The council is scheduled to meet privately at Montebello and present a progress report to Mr. Harper, Mr. Bush and Mr. Calderon. But it’s precisely this kind of secrecy and exclusivity that may be one reason the summit gambit has stalled.

Critics of the partnership say the three governments are consulting only corporate leaders in the business community and ignoring everyone else — scientists, labour leaders, human rights experts, police associations, environmentalists, even legislators.

“The problem with this process is that there has been no public consultation, and no parliamentary debate in any of our three countries, says Meera Karunananthan, a spokeswoman for the Council of Canadians, one of many organizations planning to protest the summit outside Montebello today and tomorrow.

Although the SPP hasn’t generated huge public reaction in Canada, it has become a lightening rod of fear and anger in the U.S. — on both the left and right — and a popular subject of debate in presidential campaign meetings, on CNN television, and on the Internet.

Liberal critics say the process will endanger everything from labour to environmental standards. “Canadians will have to adapt to having more pesticides on our imported foods as Canada harmonizes — raises — the amount of allowable pesticides on imported fruit and vegetables to bring it in to line with U.S. and Mexican levels,” says one statement released last week by a coalition of “citizen’s groups” from all three countries. Meanwhile, conservative critics, particularly in the U.S., say the partnership will erode national sovereignty and reduce wages and working conditions for domestic workers.

No doubt the summit process could survive its critics if the three leaders had the political clout to give it momentum. But Mr. Bush now occupies an unpopular, lame-duck presidency. Mr. Harper and Mr. Calderon each have only a tenuous hold on power and may soon each face another election. None seems determined to invest much political energy into the process. That is likely why Mr. Harper’s officials were playing down expectations for the summit in a briefing for reporters last week.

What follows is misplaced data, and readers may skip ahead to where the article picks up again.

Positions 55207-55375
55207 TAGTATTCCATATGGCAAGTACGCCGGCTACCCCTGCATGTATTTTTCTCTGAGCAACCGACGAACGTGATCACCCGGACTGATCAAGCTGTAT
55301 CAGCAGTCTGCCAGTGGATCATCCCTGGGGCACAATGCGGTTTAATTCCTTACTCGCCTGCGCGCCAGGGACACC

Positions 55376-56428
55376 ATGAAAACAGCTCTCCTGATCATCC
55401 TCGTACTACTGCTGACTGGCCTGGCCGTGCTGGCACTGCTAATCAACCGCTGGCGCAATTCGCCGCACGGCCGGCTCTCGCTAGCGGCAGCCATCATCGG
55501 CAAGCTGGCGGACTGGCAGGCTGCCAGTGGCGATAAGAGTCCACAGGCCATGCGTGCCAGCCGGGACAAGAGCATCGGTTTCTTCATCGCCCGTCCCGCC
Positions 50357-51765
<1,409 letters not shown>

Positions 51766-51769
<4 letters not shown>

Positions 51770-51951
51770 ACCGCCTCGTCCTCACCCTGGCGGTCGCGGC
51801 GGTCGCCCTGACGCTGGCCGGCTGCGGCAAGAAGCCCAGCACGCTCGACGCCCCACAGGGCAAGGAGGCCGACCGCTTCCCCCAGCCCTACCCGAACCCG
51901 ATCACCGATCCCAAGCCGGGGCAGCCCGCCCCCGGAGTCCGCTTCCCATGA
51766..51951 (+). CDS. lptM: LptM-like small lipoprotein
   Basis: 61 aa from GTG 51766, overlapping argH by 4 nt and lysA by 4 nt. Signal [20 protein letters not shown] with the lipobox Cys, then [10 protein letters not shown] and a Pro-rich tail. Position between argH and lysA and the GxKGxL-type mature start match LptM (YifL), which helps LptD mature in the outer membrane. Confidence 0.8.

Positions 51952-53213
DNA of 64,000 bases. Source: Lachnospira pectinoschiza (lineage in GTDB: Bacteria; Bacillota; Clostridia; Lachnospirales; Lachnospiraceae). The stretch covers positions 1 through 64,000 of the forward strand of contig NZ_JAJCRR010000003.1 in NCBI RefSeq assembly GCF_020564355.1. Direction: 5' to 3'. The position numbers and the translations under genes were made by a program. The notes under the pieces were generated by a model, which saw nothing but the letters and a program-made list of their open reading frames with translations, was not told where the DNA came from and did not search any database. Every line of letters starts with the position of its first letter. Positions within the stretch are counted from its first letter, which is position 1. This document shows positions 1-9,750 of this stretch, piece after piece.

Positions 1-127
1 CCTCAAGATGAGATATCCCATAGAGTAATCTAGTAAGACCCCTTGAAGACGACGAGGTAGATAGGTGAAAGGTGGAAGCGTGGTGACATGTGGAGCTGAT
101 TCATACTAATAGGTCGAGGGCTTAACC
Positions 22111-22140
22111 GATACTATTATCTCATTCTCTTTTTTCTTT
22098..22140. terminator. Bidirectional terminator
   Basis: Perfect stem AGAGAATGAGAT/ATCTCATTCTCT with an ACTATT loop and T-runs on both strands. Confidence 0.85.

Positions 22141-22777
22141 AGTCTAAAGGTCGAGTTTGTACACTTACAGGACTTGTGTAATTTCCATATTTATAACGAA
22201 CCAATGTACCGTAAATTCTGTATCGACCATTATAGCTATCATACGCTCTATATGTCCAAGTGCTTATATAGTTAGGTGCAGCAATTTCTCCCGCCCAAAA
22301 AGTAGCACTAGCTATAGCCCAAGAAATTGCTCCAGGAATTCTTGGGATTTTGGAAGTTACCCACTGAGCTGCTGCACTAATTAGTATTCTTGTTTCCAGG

The summit process, having lost much of its momentum, might have to make room for more pressing issues — from Afghanistan to Arctic sovereignty — in the leaders’ talks.

“There’s no predicting with certainty,” says Mr. Harper’s foreign policy adviser, “what the leaders will actually discuss.”

To view a video report on the protest ahead of the North American summit, go to Today’s Videos at ottawacitizen.com

© The Ottawa Citizen 2007

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Additional articles published in The Ottawa Citizen, Ontario, Canada:

Talks ‘horrible, incestuous’
Critics denounce ‘anti-democratic’ summit
Andrew Thomson, with files from Juliet O’Neill, The Ottawa Citizen
Published: Monday, August 20, 2007
www.canada.com/ottawacitizen/news/story.html?id=570a50f7-b554-4a7a-8a75-aa894c8321eb

Politics, economics not a ‘zero-sum game’
Chamber of Commerce chief says protesters misunderstand North American integration
Donna Jacobs, Citizen Special
Published: Monday, August 20, 2007
www.canada.com/ottawacitizen/news/story.html?id=c78f2a8b-7732-48ca-9751-79d28da252cd

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Related article from The Houston Chronicle, Houston, Texas:

Perry’s push for super highway raises conspiracy buzz
Some say it’s part of a plan to create one nation in North America
Aug. 18, 2007, 7:50AM
www.chron.com/disp/story.mpl/front/5064512.html
“[Texas Gov. Rick] Perry’s push for the Trans-Texas Corridor super highway is part of a secret plan, the conspiracy theorists say, to create the North American Union ­ a single nation consisting of Canada, Mexico and the United States with a currency called the Amero.”
By R.G. RATCLIFFE
Copyright 2007 Houston Chronicle Austin Bureau

RESOURCES
Perry and the North American Union podcast
North American Union, Bilderberg & Perry